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Gerald Carpenter: Ojai Music Festival Rings Modern Tone

The world-renowned event runs through Sunday in various venues

The world-famous Ojai Music Festival begins its 64th season on Thursday and runs through Sunday at various venues in and around the community of Ojai. Thomas Morris continues as artistic director of the festival — 2004 was his first year — and British composer George Benjamin debuts as music director.

Participating musicians this year will include Frankfurt’s Ensemble Modern, conducted by Benjamin or Brad Lubman, contralto Hilary Summers, soprano Anu Komsi, pianists Eric Huebner, Ueli Wiget and Hermann Kretzschmer, Wildcat Viols (Joanna Blendulf and Julie Jeffrey on treble viols and Elisabeth Reed on bass viol with guest artist Annalisa Pappano on bass viol), flautist Dietmar Wiesner, violists Megumi Kasakawa and Patrick Jüedt, and a classical Indian ensemble consisting of Aashish Khan on sarode, Javad Ali Butah on tabla and John Stephens on sitar.

The accent is decidedly on the modern, as always, with a few new takes on ancient tunes, and a few delightful diversions outside the western tradition altogether.

The principal composers represented will be Saed Haddad (Le Contredésir), Steve Potter (Paradigms, U.S. premiere), Elliott Carter (Oboe Quartet for oboe and string trio), Arnold Schönberg (Five Pieces for Orchestra, Opus 16, chamber version arranged by Schönberg), Johann Strauss Jr. and Schönberg (Emperor Waltzes), Frank Zappa (music from Greggery Peccary & Other Persuasions, works from The Yellow Shark), Edgard Varése (Density 21.5; Octandre), Olivier Messiaen (Vingt Regards sur l’Enfant Jésus; Oiseaux Exotiques), Igor Stravinsky (L’Histoire du Soldat Suite), Benjamin (Viola, Viola; At First Light; Into the Little Hill — West Coast premiere), Henry Purcell (Fantazias for three and four viols), Pierre Boulez (Memoriale), Oliver Knussen (Songs for Sue), György Ligeti (Chamber Concerto), plus some North Indian Classical Morning Ragas.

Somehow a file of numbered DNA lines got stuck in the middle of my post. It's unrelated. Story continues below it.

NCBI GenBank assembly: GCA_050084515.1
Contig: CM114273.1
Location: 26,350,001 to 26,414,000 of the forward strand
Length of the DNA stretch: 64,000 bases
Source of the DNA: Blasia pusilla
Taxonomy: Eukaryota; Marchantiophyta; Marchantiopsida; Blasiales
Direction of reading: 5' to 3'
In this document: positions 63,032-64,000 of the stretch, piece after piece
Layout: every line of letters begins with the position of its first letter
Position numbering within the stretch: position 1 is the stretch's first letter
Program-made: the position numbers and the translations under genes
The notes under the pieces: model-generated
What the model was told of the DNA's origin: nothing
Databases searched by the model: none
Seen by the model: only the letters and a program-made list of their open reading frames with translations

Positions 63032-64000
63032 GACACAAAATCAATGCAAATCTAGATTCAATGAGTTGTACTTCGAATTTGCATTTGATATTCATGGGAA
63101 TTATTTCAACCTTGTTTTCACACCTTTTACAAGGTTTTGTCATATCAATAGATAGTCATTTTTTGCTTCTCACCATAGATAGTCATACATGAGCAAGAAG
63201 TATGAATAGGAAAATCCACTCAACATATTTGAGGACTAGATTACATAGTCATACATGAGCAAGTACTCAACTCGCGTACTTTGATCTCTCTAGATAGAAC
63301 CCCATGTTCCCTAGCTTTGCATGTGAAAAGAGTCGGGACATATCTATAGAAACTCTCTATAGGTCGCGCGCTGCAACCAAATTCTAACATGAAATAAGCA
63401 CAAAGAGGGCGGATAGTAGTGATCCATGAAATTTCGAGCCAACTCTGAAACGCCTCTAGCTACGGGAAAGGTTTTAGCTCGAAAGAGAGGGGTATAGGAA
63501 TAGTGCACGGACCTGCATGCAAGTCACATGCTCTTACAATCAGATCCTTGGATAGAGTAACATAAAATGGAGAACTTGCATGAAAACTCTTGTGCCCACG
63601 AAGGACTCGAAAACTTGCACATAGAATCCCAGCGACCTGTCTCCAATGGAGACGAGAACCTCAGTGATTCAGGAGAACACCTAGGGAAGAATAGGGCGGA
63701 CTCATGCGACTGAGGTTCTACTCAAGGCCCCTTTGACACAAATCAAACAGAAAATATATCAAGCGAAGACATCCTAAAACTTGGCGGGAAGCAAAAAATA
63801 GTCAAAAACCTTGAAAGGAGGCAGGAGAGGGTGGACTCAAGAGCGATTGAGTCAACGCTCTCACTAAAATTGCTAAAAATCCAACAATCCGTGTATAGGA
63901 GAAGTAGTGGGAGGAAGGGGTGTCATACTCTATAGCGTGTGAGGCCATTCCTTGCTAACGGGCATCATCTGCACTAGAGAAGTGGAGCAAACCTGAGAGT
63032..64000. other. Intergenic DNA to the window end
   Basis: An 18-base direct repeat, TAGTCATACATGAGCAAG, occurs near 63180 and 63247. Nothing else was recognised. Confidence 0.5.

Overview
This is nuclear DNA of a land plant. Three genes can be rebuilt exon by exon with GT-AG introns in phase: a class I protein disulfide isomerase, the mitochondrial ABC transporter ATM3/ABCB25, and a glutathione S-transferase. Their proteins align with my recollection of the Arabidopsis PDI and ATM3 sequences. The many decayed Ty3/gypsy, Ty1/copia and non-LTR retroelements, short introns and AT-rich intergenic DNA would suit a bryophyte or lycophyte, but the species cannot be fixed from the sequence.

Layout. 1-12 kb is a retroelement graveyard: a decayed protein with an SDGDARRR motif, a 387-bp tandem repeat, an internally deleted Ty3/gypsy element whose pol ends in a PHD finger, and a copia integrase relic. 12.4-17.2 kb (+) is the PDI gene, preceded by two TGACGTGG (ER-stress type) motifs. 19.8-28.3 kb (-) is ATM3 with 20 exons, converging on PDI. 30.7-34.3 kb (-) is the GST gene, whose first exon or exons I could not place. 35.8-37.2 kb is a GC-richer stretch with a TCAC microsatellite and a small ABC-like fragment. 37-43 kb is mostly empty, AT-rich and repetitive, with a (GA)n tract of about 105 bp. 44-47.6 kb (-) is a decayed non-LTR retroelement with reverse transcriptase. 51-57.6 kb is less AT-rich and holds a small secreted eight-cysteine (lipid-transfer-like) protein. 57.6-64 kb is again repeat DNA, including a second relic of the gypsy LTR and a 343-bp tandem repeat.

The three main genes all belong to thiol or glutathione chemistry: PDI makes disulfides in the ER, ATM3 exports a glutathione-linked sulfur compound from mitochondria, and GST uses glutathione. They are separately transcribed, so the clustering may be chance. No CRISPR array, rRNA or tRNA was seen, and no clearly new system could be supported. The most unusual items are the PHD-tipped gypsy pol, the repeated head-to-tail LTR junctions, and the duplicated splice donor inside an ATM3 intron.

New to this year’s festival is a three-part “Festival Symposium,” under the direction of Ara Guzelimian in the Matilija Auditorium. Part I deals with “The 21st Century Musician”; Part II is “A Conversation with George Benjamin”; and Part III will explore “The World of [Frank] Zappa,” with Guzelimian, Gail Zappa, Ian Underwood, Steve Vai, Todd Yvega and Wiesner.

Over its 64 years of existence, the Ojai Music Festival has grown ever more important to the life of new classical music, moving ever closer to the whirling center of the enterprise itself. It is no longer possible to imagine a world without it. Most of the analogies that a hack might come up with to give some sense of the festival’s magnitude would probably call on some competition — the “World Series of Modern Music” or the “Super Bowl of Contemporary Sound” — but there is, in fact, nothing less like competition than a musical performance, when it is done right.

Anyway, if you have heard of the Ojai Music Festival, then you probably already know what a great event it is. For more information, click here to visit its amazingly comprehensive Web site or call 805.646.2094.

— Gerald Carpenter covers the arts as a Noozhawk contributor. He can be reached at .(JavaScript must be enabled to view this email address).

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